Premier League 2019/20: Tottenham Hotspur vs Brighton and Hove Albion – tactical analysis
After a 2-0 loss to Chelsea, Tottenham Hotspur‘s gap to the top four was increased to six points, making this match a must win to avoid the gap increasing to a potential nine points. Brighton and Hove Albion had not won since their unexpected win over Arsenal, with draws to Wolverhampton Wanderers and Crystal Palace and a loss at the hands of Sheffield United preceding their trip to Tottenham.
Since being appointed, José Mourinho has completely turned around Tottenham’s form, but with losses to Manchester United and Chelsea keeping the Lily Whites out of the UEFA Champions League places.
Graham Potter has completely revitalised Brighton’s style of play, but with recent results putting them just two points off of the relegation zone, the same gap that resulted in the sacking of former Tottenham player and coach Chris Hughton.
Mourinho strayed away from the 4-2-3-1 shape he’s been using so far during his tenure at Tottenham, this time choosing a 3-4-2-1, which could still emulate the 3-2-4-1 shape used in offensive organisation while providing additional defensive solidity by having Sessegnon in place of Son Heung-Min who was serving a suspension after receiving a straight red card against Chelsea. Paulo Gazzaniga deputised for the injured Hugo Lloris in goal, protected by a back 3/5 of Jan Vertonghen, Toby Alderweireld, Davinson Sánchez, Ryan Sessegnon, and Serge Aurier. Moussa Sissoko and Harry Winks started as a double pivot, while Dele Alli and Lucas Moura Played just in behind Harry Kane.
Potter fielded Brighton in a 3-4-2-1. Potter chose this formation to directly match up against Tottenham’s offensive formation. Potter chose to rotate his side heavily, looking to the important six-pointer against Bournemouth just two days later. Matthew Ryan played in goal behind a back 3/5 of Bernardo, Dan Burn, Shane Duffy, Adam Webster, and Ezequiel Schelotto.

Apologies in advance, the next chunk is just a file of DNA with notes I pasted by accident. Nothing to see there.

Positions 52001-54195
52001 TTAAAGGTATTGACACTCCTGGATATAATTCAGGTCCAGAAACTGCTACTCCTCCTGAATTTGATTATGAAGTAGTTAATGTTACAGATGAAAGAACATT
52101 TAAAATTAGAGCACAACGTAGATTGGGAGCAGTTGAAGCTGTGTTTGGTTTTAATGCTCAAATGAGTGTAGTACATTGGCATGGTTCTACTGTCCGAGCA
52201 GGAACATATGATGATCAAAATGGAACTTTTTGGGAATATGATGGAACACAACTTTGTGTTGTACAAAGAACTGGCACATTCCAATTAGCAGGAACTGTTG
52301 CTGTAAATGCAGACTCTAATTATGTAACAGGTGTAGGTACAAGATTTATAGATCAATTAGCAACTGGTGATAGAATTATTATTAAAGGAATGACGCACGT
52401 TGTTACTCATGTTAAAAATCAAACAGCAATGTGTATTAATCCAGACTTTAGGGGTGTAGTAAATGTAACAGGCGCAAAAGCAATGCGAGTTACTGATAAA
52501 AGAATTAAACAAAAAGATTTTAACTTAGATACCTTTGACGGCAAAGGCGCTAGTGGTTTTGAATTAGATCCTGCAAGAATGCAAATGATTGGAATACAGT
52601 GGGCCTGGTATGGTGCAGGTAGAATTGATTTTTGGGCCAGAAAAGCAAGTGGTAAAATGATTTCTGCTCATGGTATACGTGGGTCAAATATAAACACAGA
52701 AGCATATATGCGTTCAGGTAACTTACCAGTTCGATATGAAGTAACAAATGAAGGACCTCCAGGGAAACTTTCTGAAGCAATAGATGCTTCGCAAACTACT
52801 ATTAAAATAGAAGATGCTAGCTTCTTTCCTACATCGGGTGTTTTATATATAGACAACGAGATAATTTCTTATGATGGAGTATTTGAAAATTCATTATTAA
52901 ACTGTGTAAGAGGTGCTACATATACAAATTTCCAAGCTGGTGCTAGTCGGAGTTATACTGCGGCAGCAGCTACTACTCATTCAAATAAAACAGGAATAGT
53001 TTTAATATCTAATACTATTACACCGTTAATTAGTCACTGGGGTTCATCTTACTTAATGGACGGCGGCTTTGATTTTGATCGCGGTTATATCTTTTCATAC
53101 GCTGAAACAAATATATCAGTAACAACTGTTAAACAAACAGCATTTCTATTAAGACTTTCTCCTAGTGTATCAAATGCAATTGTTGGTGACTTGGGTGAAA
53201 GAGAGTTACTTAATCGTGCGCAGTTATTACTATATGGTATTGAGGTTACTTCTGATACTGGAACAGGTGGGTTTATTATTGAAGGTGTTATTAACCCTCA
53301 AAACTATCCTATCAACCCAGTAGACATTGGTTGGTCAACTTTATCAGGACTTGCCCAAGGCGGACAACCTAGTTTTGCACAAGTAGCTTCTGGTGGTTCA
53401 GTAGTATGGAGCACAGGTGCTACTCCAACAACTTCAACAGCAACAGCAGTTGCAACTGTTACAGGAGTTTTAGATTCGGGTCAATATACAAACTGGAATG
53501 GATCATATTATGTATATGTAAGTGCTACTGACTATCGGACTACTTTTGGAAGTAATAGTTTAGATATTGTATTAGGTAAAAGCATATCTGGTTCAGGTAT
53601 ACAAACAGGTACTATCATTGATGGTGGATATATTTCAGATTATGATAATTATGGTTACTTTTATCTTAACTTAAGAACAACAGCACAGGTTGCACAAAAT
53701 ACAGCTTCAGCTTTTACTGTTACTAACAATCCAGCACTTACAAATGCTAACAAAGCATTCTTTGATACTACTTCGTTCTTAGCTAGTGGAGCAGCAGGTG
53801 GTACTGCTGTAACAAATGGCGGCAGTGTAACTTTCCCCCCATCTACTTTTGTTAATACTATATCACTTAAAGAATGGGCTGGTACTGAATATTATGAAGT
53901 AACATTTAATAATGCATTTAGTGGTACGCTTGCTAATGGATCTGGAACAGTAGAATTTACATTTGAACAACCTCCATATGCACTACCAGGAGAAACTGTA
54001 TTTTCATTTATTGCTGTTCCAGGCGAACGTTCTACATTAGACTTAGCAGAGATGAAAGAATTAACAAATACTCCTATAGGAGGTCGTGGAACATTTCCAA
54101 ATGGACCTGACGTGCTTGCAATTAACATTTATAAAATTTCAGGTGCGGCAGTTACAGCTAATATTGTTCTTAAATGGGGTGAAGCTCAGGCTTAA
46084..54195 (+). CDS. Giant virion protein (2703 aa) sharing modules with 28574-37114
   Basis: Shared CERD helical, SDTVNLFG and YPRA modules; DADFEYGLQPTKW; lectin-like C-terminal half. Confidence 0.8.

Through analysis, we could see Tottenham’s usual build-up shape since appointing Mourinho saw Vertonghen shift from left-back to left centre-back in a back three, with Aurier pushing high. Mourinho kept this, but with Vertonghen starting as the left centre-back rather than at left-back, with Sessegnon providing width in a much more conventional system with two recognised wing-backs.
The two attacking midfielders (Alli and Moura) would position themselves in relation to the ball. When the ball was central they would be balanced, but when the ball was shifted wider the ballnear player would move to the halfspace on that side, while the ball far player would tuck in to the centre. Kane had a similar role when positioning himself, he would move to the ballnear halfspace when the ball was not central while staying central when the ball was. Kane’s movement caused problems for Brighton’s defensive structure as Aurier and Sessegnon always stayed wide, so if the defensive line shifted to follow Kane, it would leave them in space, and if Brighton wanted Bernardo or Schelotto to stay with Aurier and Sessegnon, it would create defensive gaps as Kane shifted across.